A 4.5-magnitude earthquake jolts Southern California

A preliminary 4.5-magnitude earthquake jolted the Southern California area. It hit at 11:39 p.m. local time two miles west of El Monte and 10 miles from Los Angeles, the US Geological Survey reported.

A preliminary 4.5-magnitude earthquake jolted the Southern California area late Friday night.

It hit at 11:39 p.m. local time two miles west of El Monte and 10 miles from Los Angeles, the US Geological Survey reported.

The earthquake shook buildings and rattled windows, and was felt in San Diego, Valencia and the San Fernando Valley areas. There were no immediate reports of damage or injuries, and the Los Angeles Fire Department warned residents to prepare for aftershocks.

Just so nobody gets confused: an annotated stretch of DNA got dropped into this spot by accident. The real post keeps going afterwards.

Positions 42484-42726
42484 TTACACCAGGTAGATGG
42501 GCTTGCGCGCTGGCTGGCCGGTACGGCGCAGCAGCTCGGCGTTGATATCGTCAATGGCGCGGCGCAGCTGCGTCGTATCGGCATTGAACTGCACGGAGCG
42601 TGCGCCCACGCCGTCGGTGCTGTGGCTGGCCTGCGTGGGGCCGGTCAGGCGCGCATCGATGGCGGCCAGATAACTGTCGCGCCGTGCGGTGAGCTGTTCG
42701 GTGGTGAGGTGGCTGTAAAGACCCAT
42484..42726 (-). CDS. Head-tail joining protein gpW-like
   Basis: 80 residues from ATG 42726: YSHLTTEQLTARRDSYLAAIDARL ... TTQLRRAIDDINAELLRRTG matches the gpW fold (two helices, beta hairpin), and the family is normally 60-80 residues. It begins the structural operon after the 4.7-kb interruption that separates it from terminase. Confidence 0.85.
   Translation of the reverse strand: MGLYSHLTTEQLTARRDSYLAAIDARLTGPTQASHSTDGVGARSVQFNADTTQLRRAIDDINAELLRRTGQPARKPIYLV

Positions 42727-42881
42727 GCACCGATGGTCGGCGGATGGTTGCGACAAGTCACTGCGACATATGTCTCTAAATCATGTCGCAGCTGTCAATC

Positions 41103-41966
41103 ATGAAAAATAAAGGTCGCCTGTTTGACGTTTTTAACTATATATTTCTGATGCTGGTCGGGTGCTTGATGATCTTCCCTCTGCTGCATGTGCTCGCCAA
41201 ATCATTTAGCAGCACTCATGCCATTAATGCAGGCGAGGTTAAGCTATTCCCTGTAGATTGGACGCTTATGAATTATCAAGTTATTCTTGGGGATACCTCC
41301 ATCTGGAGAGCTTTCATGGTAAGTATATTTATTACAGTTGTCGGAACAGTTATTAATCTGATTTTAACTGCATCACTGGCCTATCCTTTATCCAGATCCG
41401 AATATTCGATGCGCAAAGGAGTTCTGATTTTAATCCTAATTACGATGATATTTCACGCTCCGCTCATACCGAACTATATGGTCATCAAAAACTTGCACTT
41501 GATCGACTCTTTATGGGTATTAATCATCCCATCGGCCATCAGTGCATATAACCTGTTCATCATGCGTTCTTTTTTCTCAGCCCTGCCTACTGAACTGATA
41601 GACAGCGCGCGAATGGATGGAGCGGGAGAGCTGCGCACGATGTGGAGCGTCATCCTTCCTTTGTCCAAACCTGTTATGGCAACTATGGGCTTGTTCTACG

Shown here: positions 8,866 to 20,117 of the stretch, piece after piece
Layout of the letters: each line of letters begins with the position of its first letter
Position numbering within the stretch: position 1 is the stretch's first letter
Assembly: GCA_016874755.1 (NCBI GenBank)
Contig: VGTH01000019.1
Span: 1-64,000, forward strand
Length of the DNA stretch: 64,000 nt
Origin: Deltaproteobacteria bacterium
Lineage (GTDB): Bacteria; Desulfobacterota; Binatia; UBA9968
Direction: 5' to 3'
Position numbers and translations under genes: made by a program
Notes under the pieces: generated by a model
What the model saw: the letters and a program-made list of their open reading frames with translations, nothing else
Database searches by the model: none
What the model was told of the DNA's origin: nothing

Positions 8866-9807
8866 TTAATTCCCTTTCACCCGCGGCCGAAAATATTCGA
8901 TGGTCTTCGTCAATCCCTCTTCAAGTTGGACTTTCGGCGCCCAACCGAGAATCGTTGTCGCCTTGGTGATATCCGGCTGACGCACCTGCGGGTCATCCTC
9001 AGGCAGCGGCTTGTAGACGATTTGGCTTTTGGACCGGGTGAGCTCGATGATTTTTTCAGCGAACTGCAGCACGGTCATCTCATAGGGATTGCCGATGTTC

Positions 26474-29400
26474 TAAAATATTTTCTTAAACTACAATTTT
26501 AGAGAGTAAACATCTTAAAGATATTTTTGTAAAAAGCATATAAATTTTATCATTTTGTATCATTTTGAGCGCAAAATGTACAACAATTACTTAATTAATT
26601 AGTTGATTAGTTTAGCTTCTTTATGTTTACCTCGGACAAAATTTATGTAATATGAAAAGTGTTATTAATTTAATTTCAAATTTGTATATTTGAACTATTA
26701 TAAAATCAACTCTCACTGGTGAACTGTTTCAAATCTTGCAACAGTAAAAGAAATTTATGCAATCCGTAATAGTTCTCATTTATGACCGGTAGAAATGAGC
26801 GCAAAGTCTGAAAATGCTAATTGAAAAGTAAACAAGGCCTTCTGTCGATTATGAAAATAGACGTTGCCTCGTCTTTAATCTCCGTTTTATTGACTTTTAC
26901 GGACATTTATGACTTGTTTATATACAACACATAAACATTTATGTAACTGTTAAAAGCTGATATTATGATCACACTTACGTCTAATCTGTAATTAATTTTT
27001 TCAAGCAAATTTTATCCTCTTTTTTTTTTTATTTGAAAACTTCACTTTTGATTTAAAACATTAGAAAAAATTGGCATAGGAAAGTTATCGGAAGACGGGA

"If inside, when shaking starts, drop cover, hold on. Protect your head + neck while taking cover under sturdy furniture or near a sturdy interior wall, away from windows and doorways until shaking stops," the LAFD tweeted.

The earthquake was also felt at the Los Angeles International Airport, where crews are checking the airfield and terminals for any signs of damage, the airport tweeted.

Lucy Jones, a seismologist with the California Institute of Technology, said the earthquake produced "a pretty good jolt" in Pasadena, where she was. It was "almost the same location as the M5.9 Whittier Narrows earthquake in 1987," she tweeted. That earthquake hit on October 1 that year and caused $360 million in damage.

CNN's Paul Vercammen contributed to this report.

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